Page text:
Toyota Publica P20 Series
|Engine||790 cc 2U air-cooled OHV H2|
|Wheelbase||2,130 mm (84 in)|
|Length||3,520 mm (139 in)|
|Width||1,415 mm (55.7 in)|
|Height||1,203 mm (47.4 in)|
|Curb weight||580 kg (1,300 lb)|
In 1966, Toyota launched the revised Publica range, designated UP20. The engine displacement was increased from 697 cc to 790 cc, and claimed power output from 35 hp to 36 hp (the engine was now called 2U) while the convertible received the 45 hp (34 kW) twin carburetor engine from the Sports 800. Since October that year, the dealers were operating under the "Toyota Publica" (rather than just "Publica") brand, and the base price was reduced to ¥359,000 for 1967 - as the US dollar stood at about ¥360 at that time, Toyota marketed the Publica as the "1000 dollar car". The Publica dealerships were later renamed "Toyota Corolla Store" after the popularity of the Corolla won out over the Publica as an affordable, small car.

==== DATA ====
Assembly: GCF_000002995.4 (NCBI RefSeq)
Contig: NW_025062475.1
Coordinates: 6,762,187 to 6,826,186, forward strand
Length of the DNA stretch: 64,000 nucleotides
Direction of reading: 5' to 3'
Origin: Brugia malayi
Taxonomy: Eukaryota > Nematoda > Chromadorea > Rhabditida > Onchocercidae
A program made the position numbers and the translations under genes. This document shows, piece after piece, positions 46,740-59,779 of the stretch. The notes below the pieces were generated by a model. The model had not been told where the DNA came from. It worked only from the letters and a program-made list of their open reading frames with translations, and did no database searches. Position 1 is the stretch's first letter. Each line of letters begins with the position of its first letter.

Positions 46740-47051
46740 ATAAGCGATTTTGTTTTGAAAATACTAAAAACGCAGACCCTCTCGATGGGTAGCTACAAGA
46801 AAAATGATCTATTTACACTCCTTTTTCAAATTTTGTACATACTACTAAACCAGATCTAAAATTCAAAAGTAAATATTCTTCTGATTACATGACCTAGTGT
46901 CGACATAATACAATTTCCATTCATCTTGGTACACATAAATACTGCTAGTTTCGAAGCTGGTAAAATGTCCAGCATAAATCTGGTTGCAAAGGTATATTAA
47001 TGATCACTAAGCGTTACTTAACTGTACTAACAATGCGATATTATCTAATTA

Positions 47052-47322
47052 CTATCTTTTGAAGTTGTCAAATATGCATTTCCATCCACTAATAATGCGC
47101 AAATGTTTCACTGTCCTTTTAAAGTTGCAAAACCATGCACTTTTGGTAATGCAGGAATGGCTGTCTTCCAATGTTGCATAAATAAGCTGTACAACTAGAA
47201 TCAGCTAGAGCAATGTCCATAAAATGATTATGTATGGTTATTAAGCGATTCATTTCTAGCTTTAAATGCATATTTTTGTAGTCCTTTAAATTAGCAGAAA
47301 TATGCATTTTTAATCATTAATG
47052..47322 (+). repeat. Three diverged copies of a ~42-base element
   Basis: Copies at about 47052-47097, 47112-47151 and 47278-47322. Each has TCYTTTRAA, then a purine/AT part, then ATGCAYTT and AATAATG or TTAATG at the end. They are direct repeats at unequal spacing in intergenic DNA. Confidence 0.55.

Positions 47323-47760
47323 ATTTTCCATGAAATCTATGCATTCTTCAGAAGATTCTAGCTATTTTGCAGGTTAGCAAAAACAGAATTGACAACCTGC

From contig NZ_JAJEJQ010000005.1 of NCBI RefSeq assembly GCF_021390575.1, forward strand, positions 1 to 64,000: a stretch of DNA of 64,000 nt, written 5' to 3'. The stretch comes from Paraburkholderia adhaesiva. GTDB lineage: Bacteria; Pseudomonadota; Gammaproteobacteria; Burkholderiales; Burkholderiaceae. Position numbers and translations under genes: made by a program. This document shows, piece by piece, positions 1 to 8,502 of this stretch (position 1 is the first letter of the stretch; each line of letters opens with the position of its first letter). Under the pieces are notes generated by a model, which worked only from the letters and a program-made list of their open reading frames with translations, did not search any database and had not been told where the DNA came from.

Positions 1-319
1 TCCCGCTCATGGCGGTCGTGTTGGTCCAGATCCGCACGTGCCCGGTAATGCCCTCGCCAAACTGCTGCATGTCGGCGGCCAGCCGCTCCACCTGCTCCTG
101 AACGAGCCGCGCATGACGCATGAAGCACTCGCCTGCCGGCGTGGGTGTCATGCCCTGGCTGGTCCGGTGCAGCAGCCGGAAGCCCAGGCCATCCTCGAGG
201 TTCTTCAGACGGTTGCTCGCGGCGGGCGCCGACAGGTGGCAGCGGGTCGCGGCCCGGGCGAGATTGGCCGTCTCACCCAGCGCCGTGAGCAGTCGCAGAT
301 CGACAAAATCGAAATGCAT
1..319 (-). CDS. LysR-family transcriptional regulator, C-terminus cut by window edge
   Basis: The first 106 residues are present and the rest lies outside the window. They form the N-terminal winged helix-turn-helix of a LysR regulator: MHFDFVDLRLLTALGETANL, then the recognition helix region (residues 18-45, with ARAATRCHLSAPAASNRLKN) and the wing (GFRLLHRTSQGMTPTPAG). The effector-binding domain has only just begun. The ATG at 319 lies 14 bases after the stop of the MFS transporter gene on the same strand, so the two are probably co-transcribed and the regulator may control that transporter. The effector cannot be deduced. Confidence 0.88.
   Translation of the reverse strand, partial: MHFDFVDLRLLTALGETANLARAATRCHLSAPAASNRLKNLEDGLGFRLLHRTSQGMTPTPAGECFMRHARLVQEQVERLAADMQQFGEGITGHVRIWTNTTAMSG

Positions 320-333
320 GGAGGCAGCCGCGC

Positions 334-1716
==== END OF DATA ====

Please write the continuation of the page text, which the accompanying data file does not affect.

In 1966, Toyota also launched the Toyota MiniAce cab over van, based on the UB20 Publica, as well as moved the production of the wagon version to Hino Motors in 1968, after the company was taken over by Toyota. 1968 also saw the launch of Publica Super version, which came with the engine of the Sports 800. The P20 Publica was replaced by the all-new P30 series in April 1969.